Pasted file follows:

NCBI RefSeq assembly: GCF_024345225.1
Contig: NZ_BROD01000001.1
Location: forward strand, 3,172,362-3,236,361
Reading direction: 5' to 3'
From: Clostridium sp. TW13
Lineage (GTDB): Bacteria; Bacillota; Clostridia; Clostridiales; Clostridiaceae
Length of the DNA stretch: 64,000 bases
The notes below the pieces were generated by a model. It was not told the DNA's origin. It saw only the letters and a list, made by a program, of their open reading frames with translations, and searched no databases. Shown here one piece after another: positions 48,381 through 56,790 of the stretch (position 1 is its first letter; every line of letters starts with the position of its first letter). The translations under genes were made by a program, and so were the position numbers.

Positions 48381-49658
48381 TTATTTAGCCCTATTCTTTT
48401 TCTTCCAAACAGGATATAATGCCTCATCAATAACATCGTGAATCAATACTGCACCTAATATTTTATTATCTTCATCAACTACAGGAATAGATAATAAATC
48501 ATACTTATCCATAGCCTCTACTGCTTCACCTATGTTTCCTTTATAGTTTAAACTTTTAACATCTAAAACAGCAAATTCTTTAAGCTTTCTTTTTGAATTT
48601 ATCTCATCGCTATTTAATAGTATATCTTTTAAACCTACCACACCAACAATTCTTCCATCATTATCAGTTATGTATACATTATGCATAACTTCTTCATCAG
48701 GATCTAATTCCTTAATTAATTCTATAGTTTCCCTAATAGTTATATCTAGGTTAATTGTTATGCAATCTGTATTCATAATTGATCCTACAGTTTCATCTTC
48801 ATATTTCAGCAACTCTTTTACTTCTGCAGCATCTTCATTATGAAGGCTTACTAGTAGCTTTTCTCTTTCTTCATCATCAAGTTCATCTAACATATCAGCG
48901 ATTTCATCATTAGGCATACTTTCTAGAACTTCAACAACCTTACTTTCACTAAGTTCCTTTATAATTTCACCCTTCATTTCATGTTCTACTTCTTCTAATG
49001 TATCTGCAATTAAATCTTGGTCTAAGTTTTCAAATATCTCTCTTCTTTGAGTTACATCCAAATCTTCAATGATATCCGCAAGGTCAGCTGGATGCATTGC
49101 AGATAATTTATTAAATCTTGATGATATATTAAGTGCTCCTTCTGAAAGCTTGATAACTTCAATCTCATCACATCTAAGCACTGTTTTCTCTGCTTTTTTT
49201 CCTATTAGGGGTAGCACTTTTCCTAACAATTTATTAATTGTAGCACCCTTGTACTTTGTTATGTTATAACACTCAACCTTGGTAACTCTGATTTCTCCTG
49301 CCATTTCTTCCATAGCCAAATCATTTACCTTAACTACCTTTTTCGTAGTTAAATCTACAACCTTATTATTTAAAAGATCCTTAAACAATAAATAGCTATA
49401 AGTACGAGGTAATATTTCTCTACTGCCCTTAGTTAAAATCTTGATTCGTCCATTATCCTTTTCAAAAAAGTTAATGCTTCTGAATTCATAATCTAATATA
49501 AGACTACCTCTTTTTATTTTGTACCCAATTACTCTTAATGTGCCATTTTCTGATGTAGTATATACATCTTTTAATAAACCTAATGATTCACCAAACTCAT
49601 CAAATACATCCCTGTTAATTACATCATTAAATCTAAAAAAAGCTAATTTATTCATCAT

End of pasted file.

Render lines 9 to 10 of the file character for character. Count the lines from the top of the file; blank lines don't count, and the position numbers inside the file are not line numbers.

Positions 48381-49658
48381 TTATTTAGCCCTATTCTTTT